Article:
Break out the sweatbands and the oldies – 60 minutes of good old-fashioned aerobic exercise may be more potent than any pill to reduce older adults’ risk of cognitive decline due to silent mini-strokes, according to new research by Dr. Teresa Liu-Ambrose, researcher at the Djavad Mowafaghian Centre for Brain Health.

Cerebrovascular disease is the second most common cause of dementia in older adults, behind Alzheimer’s disease. Research suggests that reducing heart health risk factors, such as high blood pressure, may reduce dementia risk, and possibly even slow down the progression of cognitive decline caused by mini-strokes, also known as vascular cognitive impairment or VCI. Population studies suggest that silent mini-strokes are common, even among middle-aged adults.

“This made us believe that aerobic exercise, such as running and brisk walking, may be a very promising strategy against vascular cognitive impairment,” says Dr. Liu-Ambrose, Canada Research Chair, Physical Activity, Mobility, and Cognitive Neuroscience at the University of British Columbia and scientist with the Vancouver Coastal Health Research Institute. “Past research shows that aerobic exercise not only decreases heart health risk factors but may also improve brain structure and function. Yet, to date, no intervention studies have specifically examined the usefulness of aerobic training in reducing the progression of VCI due to mini-strokes.”

At the Alzheimer’s Association International Conference 2015, Dr. Liu-Ambrose and colleagues will present findings from a six-month study of 71 adults aged 56 to 96 with confirmed cases of mild VCI. Participants were assigned to two groups: one that did supervised aerobic exercise three times per week for 60 minutes with certified fitness instructors, and the other that received standard care plus an education seminar on nutrition once per month. All completed a memory and thinking test at the beginning and end of the study. Sixty-two of the 71 participants completed the full six-month study.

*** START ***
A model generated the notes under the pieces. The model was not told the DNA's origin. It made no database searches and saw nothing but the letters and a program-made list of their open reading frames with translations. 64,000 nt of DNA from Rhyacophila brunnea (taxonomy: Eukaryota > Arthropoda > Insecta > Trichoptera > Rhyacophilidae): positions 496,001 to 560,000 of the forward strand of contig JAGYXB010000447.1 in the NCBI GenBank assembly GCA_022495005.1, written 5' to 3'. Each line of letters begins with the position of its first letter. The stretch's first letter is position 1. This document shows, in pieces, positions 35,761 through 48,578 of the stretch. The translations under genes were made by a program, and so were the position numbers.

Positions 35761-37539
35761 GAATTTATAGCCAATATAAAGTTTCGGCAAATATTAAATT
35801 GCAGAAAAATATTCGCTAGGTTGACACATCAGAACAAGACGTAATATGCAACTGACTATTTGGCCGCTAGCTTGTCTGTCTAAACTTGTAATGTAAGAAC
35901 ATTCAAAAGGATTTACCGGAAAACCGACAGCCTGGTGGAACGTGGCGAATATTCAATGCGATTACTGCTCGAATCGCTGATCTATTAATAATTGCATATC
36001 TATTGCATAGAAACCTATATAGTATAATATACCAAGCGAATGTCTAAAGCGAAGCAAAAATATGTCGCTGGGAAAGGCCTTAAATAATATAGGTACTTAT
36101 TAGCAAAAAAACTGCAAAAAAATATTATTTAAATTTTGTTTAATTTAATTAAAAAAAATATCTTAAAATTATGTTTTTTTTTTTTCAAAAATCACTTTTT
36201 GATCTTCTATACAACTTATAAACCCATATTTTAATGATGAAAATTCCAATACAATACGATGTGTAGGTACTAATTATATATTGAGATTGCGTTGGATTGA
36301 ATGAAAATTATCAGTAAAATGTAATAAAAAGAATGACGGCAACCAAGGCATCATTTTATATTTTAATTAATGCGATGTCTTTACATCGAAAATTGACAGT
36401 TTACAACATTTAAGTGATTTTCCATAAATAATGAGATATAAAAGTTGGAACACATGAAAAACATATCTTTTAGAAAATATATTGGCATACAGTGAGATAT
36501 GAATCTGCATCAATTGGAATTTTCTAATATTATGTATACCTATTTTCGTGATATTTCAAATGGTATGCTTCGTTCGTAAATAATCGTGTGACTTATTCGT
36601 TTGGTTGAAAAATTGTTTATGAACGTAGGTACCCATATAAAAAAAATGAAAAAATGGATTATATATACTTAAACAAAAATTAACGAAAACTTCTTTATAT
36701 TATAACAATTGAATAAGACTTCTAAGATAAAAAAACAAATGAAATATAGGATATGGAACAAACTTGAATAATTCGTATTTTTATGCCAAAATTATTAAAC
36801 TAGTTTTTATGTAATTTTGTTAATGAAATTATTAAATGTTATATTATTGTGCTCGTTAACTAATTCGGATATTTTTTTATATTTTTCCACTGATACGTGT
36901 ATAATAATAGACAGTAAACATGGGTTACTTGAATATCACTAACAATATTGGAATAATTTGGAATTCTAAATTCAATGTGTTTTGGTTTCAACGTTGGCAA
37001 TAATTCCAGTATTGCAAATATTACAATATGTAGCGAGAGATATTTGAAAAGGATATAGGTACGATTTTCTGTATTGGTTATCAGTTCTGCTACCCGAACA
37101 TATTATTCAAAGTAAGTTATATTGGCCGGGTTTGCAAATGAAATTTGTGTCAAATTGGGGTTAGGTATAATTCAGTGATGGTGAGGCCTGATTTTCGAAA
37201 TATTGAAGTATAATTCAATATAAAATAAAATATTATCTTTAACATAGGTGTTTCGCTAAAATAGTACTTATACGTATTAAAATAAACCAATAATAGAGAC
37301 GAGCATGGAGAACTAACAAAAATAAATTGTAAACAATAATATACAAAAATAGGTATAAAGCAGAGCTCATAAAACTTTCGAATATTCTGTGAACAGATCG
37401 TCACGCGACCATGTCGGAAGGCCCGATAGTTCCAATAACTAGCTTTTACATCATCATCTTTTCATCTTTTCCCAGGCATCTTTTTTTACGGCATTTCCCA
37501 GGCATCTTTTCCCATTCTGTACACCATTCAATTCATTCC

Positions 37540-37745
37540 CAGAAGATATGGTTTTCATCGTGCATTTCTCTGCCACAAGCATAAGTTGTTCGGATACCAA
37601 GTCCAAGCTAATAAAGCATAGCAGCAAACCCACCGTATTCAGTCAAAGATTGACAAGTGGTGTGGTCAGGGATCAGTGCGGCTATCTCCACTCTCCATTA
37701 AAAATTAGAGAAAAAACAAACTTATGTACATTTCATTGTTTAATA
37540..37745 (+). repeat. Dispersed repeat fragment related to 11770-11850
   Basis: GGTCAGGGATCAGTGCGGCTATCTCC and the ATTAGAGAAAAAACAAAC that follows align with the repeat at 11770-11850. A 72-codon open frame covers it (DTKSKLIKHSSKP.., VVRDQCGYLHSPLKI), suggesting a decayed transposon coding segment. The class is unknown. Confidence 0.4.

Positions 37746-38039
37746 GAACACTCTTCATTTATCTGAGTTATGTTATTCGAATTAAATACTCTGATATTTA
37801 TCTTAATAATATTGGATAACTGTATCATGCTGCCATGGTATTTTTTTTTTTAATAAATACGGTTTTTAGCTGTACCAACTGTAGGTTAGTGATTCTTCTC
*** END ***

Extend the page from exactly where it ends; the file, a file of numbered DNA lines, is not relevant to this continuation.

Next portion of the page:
The researchers found that study participants who took the aerobics classes improved their cognitive function significantly, including memory and selective attention, compared to the participants who received standard care. In addition, functional brain scans acquired before and after the six-month study showed that the brains of study participants became more efficient with aerobic exercise training. Aerobic training also significantly reduced body mass index and increased functional capacity.

The study builds on findings by Dr. Liu-Ambrose in 2010 and 2012 that resistance training in particular can reverse cognitive decline in older women. In 2014, research by Dr. Liu-Ambrose also found that aerobic training twice per week, and with gradual progression, led to significant increases to the brain’s hippocampal volume, essentially reversing the pattern of cognitive decline commonly seen with aging and dementia.

“While these new and promising results need to be replicated in larger and more diverse populations, the fact that aerobic exercise can improve cognitive function in VCI means that people with the condition can hope there may soon be a proven tool they can use to prolong their independence and improve their quality of life,” said Dr. Liu-Ambrose. “We think this is exciting because exercise is a strategy that can be inexpensively delivered at the population level.”